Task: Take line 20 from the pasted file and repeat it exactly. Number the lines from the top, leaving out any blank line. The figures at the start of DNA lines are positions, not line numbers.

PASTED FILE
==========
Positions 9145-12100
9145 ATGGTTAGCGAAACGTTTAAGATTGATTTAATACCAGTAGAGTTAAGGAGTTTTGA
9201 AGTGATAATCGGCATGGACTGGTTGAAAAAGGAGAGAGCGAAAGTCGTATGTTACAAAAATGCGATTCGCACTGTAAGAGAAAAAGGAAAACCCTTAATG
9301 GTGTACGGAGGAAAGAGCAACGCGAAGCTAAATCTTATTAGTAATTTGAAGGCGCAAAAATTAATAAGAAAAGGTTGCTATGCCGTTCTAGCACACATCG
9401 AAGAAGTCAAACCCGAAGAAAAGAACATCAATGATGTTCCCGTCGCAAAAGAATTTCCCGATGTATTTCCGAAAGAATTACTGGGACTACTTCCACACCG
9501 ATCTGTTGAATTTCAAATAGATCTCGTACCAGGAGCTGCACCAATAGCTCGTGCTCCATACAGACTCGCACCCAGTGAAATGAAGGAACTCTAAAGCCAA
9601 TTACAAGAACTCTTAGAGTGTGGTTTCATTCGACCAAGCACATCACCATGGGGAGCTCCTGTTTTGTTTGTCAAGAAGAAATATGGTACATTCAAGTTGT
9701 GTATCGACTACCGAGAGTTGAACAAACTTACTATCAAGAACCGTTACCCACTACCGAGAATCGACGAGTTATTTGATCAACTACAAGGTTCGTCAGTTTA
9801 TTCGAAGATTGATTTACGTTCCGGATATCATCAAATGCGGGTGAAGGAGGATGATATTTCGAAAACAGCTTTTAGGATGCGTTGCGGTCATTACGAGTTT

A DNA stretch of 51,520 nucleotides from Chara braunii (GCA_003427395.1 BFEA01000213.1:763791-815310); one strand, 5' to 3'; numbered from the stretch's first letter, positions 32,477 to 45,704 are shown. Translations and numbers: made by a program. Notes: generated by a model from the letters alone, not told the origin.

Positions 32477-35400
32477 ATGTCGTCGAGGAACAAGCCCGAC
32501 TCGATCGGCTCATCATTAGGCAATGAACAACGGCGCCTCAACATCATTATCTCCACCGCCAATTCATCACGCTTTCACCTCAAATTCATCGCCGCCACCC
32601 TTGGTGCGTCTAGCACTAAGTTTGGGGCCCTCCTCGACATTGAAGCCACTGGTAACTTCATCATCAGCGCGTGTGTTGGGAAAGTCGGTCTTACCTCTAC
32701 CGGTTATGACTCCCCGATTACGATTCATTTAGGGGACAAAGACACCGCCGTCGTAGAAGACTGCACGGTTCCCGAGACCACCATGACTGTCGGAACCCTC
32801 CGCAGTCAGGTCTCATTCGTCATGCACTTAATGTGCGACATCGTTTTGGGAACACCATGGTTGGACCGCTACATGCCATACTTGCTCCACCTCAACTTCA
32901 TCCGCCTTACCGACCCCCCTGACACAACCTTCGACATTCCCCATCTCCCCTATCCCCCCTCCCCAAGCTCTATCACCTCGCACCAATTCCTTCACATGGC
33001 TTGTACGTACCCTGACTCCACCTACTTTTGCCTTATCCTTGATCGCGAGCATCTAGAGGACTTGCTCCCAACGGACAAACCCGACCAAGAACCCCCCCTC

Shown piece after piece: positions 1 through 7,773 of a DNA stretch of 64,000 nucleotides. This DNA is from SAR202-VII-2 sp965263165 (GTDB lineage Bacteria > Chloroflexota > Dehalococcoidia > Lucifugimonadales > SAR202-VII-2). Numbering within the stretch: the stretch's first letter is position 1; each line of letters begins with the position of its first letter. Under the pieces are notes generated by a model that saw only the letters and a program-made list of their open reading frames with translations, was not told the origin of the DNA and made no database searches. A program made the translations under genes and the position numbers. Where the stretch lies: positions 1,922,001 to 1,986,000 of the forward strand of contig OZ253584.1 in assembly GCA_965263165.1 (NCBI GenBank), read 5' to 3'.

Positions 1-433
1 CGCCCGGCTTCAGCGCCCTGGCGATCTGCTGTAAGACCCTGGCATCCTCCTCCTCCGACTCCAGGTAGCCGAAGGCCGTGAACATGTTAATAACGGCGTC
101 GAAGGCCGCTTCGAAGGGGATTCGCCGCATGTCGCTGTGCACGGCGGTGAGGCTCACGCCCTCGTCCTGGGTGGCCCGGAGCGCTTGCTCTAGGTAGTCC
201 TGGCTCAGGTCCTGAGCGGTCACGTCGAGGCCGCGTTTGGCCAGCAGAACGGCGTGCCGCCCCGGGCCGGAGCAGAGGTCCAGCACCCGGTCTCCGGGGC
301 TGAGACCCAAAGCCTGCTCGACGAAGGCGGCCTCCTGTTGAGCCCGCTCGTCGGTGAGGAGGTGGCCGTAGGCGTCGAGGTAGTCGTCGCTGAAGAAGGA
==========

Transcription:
Positions 1-433